# How many grams of "CuSO"_4 would be dissolved in 5.1 L of 0.5 M "CuSO"_4 solution?

## It is a molarity question.

Nov 21, 2016

$\text{410 g}$

#### Explanation:

Molarity is simply a measure of how many moles of solute you have in one liter of a given solution. In order for a solution to have a molarity of $\text{1 M}$, it must contain $1$ mole of solute for every $\text{1 L}$ of solution.

In your case, you have a $\text{0.5 M}$ solution of copper(II) sulfate, ${\text{CuSO}}_{4}$. This tells you that $\text{1 L}$ of this solution contains $0.5$ moles of copper(II) sulfate.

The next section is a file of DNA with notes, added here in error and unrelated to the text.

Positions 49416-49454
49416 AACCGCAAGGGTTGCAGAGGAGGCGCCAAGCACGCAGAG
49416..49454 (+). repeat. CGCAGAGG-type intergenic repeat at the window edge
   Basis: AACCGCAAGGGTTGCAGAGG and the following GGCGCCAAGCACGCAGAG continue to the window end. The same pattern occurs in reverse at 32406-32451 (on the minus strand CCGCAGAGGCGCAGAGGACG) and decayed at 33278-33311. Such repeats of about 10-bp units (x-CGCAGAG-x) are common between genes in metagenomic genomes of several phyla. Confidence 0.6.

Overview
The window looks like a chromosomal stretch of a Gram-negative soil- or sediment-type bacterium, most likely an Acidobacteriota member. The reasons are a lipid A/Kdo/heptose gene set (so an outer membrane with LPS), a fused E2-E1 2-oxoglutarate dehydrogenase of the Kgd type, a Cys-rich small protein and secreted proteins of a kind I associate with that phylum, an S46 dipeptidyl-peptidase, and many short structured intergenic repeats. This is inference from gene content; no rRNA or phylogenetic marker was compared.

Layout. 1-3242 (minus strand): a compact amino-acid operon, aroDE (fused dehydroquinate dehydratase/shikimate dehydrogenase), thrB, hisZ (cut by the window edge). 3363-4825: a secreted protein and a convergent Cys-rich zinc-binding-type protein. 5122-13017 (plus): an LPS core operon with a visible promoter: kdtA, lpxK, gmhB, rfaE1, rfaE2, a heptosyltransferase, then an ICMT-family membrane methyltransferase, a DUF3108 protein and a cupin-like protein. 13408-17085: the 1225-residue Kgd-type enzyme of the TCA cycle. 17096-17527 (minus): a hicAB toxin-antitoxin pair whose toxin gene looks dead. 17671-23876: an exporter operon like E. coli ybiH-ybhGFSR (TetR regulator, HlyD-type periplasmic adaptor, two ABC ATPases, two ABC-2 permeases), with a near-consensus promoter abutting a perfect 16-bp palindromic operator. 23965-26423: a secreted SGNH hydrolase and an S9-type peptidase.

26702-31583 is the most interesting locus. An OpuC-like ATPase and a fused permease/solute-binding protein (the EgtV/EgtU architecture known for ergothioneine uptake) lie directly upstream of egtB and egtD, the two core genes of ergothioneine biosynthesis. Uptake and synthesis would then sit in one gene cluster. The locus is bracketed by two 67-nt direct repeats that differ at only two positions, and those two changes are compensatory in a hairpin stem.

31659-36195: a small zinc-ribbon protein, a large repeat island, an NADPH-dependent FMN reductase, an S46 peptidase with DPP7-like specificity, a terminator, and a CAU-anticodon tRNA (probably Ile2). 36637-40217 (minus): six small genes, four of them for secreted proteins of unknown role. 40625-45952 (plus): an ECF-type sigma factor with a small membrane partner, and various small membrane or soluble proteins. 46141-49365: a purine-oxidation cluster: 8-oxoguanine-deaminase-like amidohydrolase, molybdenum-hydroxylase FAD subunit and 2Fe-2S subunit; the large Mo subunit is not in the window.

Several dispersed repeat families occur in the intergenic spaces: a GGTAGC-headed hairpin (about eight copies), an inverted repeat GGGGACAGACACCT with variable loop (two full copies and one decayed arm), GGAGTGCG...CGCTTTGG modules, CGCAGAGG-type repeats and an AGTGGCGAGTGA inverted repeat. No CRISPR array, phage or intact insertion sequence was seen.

Since you have more than $\text{1 L}$ of this solution, you are going to get more than $0.5$ moles of solute. More specifically, you will get

5.1 color(red)(cancel(color(black)("L solution"))) * "0.5 moles CuSO"_4/(1color(red)(cancel(color(black)("L solution")))) = "2.55 moles CuSO"_4

Finally, use the molar mass of copper(II) sulfate to convert the number of moles to grams

$2.55 \textcolor{red}{\cancel{\textcolor{b l a c k}{\text{moles CuSO"_4))) * "159.61 g"/(1color(red)(cancel(color(black)("mole CuSO"_4)))) = color(darkgreen)(ul(color(black)("410 g}}}}$

I'll leave the answer rounded to two sig figs, but keep in mind that you only have one significant figure for the molarity of the solution.